Patricia Walsh, Live Silence

Patricia Walsh was born and raised in the parish of Mourneabbey, Co Cork, Ireland, and was educated at University College Cork. Previously she has published one collection of poetry, Continuity Errors, with Lapwing Publications in 2010, and has since been published in a variety of print and online journals. She has also published a novel, The Quest for Lost Eire, in 2014. 

Inventing Religion

Some personal whiplash fails to stall you
Careering at speed across vales and hills
When all of a sudden, reality nibbles
At the end of the day, what do you like?

Subject matter, however dark
Circumambulates quickly across the screen
Green is the colour of a growing scum
Spreading, despite effort over common avenues.

Wear your own clichés like a string of pearls
Format and circumstance rolling down hills
Ruined by praise, helped by pity, nonetheless
Resting in peace finally a good idea.

Adjust your prayer mat accordingly
Orientated on a watery sun, fixated
On the vicissitudes of a wandering star
Mercury in retrograde complicating matters

Perusing sacred test of your own lifestory
Camdles lit in defiance burn sweetly
Smoke rising to heaven from your joint
Liberating consciousness from the keeper.

A child of the universe you are, no less
Than any creature of the cosmos, redeemed
Beautiful in every way, why complicate
The stations of your cross with narrow conflict?

Exit Sign

“Make note of the fire exits.”
A hasty blur of so-called people
avoid the signs that be, losing parity.

Taking the fun out of everything
the necessary foray to the beer garden
to shoot up nicotine, freezing for the privilege.

So much for fire. A hazard on each table
milling pints two after the other
never flying on one wing, occasional merriness.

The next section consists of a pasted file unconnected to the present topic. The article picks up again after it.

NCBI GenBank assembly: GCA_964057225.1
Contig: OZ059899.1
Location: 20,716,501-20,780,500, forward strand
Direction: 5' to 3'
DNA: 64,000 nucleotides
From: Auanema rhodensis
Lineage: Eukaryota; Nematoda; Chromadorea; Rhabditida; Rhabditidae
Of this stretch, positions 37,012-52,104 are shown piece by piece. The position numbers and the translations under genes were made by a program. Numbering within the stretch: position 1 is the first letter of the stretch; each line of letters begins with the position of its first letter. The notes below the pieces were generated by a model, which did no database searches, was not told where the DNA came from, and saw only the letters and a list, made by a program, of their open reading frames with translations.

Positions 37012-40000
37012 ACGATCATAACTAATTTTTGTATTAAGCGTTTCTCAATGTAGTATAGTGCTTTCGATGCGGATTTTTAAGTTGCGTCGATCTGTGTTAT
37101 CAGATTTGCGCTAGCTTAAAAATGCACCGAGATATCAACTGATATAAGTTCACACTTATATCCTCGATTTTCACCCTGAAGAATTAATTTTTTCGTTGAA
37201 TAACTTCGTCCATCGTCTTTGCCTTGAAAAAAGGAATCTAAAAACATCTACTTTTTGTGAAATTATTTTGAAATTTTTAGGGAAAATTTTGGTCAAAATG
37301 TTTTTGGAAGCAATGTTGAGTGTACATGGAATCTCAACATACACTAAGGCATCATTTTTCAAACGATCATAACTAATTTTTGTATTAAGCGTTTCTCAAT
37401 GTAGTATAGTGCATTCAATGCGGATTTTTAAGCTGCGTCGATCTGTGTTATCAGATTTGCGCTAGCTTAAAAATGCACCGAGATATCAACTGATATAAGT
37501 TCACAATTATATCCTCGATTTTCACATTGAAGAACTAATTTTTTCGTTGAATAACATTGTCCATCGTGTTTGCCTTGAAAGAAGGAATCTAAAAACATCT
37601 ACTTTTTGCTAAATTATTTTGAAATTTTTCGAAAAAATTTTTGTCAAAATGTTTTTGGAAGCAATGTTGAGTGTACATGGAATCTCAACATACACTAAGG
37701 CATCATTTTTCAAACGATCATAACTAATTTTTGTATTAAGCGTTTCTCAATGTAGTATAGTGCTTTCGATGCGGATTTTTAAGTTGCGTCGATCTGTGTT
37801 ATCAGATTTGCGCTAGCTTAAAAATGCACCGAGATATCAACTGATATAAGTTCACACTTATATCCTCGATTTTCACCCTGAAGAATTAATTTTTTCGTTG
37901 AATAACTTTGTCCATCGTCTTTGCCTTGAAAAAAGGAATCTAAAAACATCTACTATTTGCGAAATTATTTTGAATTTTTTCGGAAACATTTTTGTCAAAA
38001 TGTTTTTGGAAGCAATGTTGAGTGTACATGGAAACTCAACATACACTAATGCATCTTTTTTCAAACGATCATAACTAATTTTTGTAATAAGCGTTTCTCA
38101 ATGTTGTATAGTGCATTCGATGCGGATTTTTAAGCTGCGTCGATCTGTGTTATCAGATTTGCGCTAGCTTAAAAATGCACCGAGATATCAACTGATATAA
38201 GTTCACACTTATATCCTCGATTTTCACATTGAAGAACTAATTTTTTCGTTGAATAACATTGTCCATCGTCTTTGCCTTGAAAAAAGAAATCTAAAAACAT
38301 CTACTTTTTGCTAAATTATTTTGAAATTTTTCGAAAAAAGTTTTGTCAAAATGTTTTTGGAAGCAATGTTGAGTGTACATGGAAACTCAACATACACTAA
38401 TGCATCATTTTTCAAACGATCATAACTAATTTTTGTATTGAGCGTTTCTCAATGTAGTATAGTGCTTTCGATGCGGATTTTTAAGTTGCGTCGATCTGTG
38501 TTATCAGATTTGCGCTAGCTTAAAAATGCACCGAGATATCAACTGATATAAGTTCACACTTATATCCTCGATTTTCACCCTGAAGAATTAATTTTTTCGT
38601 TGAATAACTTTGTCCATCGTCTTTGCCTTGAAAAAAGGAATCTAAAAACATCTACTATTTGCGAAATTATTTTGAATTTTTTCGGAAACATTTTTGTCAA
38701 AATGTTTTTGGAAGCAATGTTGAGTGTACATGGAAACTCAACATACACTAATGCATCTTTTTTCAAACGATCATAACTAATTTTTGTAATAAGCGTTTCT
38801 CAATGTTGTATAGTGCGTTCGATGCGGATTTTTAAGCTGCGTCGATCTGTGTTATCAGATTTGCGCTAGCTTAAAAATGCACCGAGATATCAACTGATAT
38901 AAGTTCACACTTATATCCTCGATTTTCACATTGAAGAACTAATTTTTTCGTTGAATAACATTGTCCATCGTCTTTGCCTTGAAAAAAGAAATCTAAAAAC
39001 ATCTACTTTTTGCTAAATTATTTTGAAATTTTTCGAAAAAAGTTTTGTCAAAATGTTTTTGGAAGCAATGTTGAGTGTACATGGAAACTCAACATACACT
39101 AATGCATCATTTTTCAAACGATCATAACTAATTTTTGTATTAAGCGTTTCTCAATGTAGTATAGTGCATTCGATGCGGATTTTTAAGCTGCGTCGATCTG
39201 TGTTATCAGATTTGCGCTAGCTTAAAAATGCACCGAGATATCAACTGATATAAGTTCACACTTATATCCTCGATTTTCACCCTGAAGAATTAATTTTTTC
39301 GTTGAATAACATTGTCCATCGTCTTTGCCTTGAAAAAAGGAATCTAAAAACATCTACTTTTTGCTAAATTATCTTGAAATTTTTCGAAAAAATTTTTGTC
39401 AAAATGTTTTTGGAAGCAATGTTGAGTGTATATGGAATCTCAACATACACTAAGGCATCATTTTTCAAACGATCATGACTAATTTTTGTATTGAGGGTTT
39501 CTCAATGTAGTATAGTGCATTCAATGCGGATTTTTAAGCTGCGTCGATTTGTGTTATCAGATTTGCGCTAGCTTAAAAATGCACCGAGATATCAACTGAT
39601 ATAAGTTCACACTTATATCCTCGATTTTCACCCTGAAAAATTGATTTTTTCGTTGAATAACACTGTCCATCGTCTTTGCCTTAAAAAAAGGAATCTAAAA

An occasional fanfare releases the food.
A thirtieth, a fortieth, a millstone marked
deserted for evermore, now left alone.

It’s still bright outside. Still warm outside
“Is that door still cold on your backs?”
I never complain, having to finish a drink

before saturation point, sensibility kicking in,
a rare entity around here, but have no mercy
for another, so please God, leave me alone.

It’s the longest day of the year, it feels like it
a resolute slog betrays itself
exiting for posterity, a necessity sought

Live Silence

Not a sound, tinkling over the far dapple
crowns the fell swoop of taking flight.
People sit behind you, for convenience and
somehow, ascertaining your thoughts.

I was the local joke, screened obsessively
what was moving my lips was fascinating
the price of association was too much
pointing the direction of the bus, an obvious sign.

The back-end of the continuum haunts me.
Tacked onto some boy’s tawdry come-ons
knowing more about me than I do myself
miniature psychoses still entertain.

My fame precedes me, dubious or otherwise
secrets kept open, a facile target
does not stop with the accession of a bell
nor at the bus stop, catcalling de rigeur.

Wanting me to be locked up, a cry unheard
was me in the gutter, selectively silent.
Crying for acceptance, blowing the disinterest
that pegs me on a level, a clown unheard

White Plague

A stain on a handkerchief unhorses you.
Sinking in estimation, exiled to bed rest
bottling the fear that now defines you.

These days I exult in airy corridors
sunk in daytime television, a glory
in nightclothes, stemming escapism.

Every so often I encounter others
much worse off than myself, a lesson
to be learned by the able-bodied.

Plumbing for cigarettes, an incessant cry
from the institutionalised, a robotic urge
to entertain oneself, sate eternal longing.

The jolly trolley metes out the sedation.
Quelling revolution, the dependents seek
once more, what’s good for them, still quiet.

This is just a plague I’m going through.
A blip on the canvas, a blot on the copybook
of an otherwise stainless personality.

Condition accepted by one and all.
God-awfully scripted by a quarter-witted loon
that stains the morning star, a required bed rest

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